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International Music Releases From The Second Half Of June 2021- Reviewed


Styx/ Crash Of The Crown, Hard Rock, Alpha Dog-Universal

American band Styx has been on the scene for 49 years now, and there’s been no sign of slowing down. The latest album Crash Of The Crown has all the expected ingredients – a hard-rocking, arena-friendly sound, glorious guitars, and a proggy, theatrical feel.

Tommy Shaw, guitarist James Young, and newcomer Lawrence Gowan share vocals, lending variety to the mix. The band focuses on hope on the opener The Fight Of Our Lives, the mid-tempo Hold Back The Darkness, and the singalong, harmony-filled beauties Our Wonderful Lives and Sound The Alarm.

The rhythm guitar shines on the title track, Reveries has a Beatlesian flavor and Common Ground has a melodic Moog synthesizer intro. One even finds tabla and Indian elements on Coming Out The Other Side.

The album comes four years after The Mission. And though one misses old-time vocalist Dennis DeYoung, Shaw and company are in perfect form. This is a grand build-up to the Golden Jubilee.

Rating: 8/ 10

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UB40/ Bigga Baggariddim, Reggae-Pop, SoNo Recording

On its new album Bigga Baggariddim, UK-based reggae band UB40 collaborates with many newer artists, besides doing the track Rebel Love with old-timers Inner Circle. The title is a take on the 1985 record Baggariddim, which had a similar concept.

General Zooz of Indian group Reggae Rajahs is one of the guests, as he joins UB40 on the final track Roots Rock Reggae, which is about someone who loves rock n’ roll and rhythm n’ blues but would choose roots reggae.

Though long-time members Ali Campbell, Micky Virtue, and Astro quit long ago, the remaining line-up brings out a reggae-dance flavor that though predictable, makes for decent party background music.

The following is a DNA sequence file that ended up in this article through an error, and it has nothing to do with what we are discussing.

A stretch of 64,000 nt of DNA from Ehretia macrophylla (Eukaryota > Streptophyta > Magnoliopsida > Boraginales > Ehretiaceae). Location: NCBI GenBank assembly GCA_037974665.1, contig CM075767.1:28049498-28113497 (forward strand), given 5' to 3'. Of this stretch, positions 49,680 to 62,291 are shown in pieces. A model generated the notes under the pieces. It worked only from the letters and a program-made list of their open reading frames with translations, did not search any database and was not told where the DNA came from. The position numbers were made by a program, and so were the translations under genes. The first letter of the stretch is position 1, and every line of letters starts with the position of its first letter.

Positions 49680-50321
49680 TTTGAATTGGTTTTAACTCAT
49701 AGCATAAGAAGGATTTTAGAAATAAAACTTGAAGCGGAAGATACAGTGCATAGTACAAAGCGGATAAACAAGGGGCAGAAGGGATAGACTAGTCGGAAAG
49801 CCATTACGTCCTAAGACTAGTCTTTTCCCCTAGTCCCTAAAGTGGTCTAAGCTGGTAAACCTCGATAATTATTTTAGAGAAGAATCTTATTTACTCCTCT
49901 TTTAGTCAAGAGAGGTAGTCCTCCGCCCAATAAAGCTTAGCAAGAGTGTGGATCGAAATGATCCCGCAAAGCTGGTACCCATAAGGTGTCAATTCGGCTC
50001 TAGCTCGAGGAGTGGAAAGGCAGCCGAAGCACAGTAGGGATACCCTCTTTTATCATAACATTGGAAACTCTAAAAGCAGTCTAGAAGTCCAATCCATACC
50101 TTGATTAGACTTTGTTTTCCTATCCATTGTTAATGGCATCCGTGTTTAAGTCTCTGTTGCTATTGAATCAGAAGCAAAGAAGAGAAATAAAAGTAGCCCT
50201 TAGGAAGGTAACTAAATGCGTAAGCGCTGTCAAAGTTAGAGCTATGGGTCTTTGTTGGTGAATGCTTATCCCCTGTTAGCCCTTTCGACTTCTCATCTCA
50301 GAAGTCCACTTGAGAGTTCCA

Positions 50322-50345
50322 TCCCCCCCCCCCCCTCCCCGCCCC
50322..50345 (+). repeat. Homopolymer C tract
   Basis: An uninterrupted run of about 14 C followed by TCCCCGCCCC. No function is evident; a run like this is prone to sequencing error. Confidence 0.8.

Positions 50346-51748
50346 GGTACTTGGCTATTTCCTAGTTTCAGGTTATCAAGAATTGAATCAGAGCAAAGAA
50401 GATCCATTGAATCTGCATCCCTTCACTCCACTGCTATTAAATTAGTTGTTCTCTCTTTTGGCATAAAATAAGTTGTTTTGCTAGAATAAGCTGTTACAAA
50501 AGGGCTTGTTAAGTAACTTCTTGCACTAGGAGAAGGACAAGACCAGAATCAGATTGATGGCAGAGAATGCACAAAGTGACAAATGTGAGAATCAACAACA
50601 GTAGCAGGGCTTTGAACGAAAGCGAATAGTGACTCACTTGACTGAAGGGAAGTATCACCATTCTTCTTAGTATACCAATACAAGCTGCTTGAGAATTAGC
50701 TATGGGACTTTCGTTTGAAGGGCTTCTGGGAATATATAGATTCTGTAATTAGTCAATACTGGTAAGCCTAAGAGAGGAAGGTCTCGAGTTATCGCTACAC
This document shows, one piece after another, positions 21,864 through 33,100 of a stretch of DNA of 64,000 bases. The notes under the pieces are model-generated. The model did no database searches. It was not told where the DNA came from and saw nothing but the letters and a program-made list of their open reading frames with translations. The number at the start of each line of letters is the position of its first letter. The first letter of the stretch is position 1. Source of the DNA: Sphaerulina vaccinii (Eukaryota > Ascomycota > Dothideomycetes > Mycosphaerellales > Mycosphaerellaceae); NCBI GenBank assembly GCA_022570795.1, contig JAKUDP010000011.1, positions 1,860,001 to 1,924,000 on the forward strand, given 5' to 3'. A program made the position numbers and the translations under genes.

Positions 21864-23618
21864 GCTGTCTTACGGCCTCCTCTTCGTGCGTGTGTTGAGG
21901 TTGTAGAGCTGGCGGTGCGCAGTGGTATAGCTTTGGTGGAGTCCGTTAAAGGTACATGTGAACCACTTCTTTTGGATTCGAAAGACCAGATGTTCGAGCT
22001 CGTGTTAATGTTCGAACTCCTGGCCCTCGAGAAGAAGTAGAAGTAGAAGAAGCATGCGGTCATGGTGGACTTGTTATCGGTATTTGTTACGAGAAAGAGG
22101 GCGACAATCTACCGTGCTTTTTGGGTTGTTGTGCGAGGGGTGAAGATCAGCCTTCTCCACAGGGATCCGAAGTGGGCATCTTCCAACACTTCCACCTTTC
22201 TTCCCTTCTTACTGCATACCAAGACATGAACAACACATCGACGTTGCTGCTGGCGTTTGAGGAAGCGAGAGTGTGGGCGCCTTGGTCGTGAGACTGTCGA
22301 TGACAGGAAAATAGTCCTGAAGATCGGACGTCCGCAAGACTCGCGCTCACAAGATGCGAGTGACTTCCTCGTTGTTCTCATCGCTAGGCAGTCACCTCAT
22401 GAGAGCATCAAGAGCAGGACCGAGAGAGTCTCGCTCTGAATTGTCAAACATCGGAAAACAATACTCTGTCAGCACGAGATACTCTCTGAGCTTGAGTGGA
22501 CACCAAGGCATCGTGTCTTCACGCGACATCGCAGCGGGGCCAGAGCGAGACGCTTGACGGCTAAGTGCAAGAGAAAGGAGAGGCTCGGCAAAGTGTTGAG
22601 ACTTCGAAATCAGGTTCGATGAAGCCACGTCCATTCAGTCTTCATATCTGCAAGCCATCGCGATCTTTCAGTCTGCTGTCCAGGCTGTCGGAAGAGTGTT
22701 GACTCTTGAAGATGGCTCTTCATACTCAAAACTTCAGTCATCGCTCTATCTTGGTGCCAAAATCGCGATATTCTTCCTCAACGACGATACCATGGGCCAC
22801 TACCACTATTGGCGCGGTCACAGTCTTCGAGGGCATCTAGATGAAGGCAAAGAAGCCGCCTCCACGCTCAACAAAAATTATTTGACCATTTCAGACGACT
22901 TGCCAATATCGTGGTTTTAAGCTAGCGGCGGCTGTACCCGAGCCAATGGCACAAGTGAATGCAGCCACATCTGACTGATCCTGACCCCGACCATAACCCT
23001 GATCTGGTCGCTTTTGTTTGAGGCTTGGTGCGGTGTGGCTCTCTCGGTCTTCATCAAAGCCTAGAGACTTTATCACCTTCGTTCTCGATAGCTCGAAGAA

New Zealand band House Of Shem springs a surprise on the horn-driven Love You Now, but the highlight is Birmingham rapper Gilly G’s appearance on Me Nah Leave Yet. With its rhyming, Slinger’s My Life Action is good fun. Most of the other songs are too routine.

Rating: 7/ 10

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Miles Davis/ Merci Miles, Jazz, Rhino

Fans of legendary jazz composer and bandleader Miles Davis love to collect his rare concert recordings. This one’s definitely for keeps as it was recorded in Vienne, France (not to be confused with Vienna, Austria) a few months before his death.

Eight pieces are spread over 80 minutes. Interestingly two of them, Penetration and Jailbait, were co-written by Prince, and Michael Jackson’s Human Nature has been brilliantly played in an 18-minute run featuring Miles’ trumpet solo, Foley’s solid bass lines, and Kenny Garrett’s outstanding sax.

Cyndi Lauper’s popular Time After Time gets a contemplative twist, and the Marcus Miller composition Amandla has subtle harmonic changes and syncopated rhythms. Keyboardist Deron Johnson provides some brilliant flashes here and drummer Ricky Wellman nails it in the Finale.

This concert took place just 10 days before Miles appeared with Quincy Jones for their famous show at Montreux, Switzerland. Like that recording, this is a collector’s item.

Rating: 9/ 10

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Kings Of Convenience/ Peace Or Love, Acoustic Folk-Pop, Universal

Comprising Erlend Oye and Eirik Glambek Boe, Kings of Convenience is a Norwegian acoustic folk-pop duo that first made waves in 2001. Their latest album Peace Or Love comes after a 12-year span.

The music is relaxing, dependent on guitars, strings, and simple rhythms. While the songs are good to drive around to or play late into the night, an advantage is that the lyrics are easy to understand, with lines like “The more I know about you, the more I know I want you”.

Some songs stand out. Comb My Hair is an example of simple, yet effective songwriting. Fever has a lovely melody and Killers begins with the line “Killers,would you come and kill some time?”

The appearance of Canadian singer Feist on two tracks, including the intense Love Is A Lonely Thing, is welcome. Even after a long gap between albums, nothing seems to have changed.

Rating: 8/ 10

Check the video here:

Narendra Kusnur

Author: Narendra Kusnur

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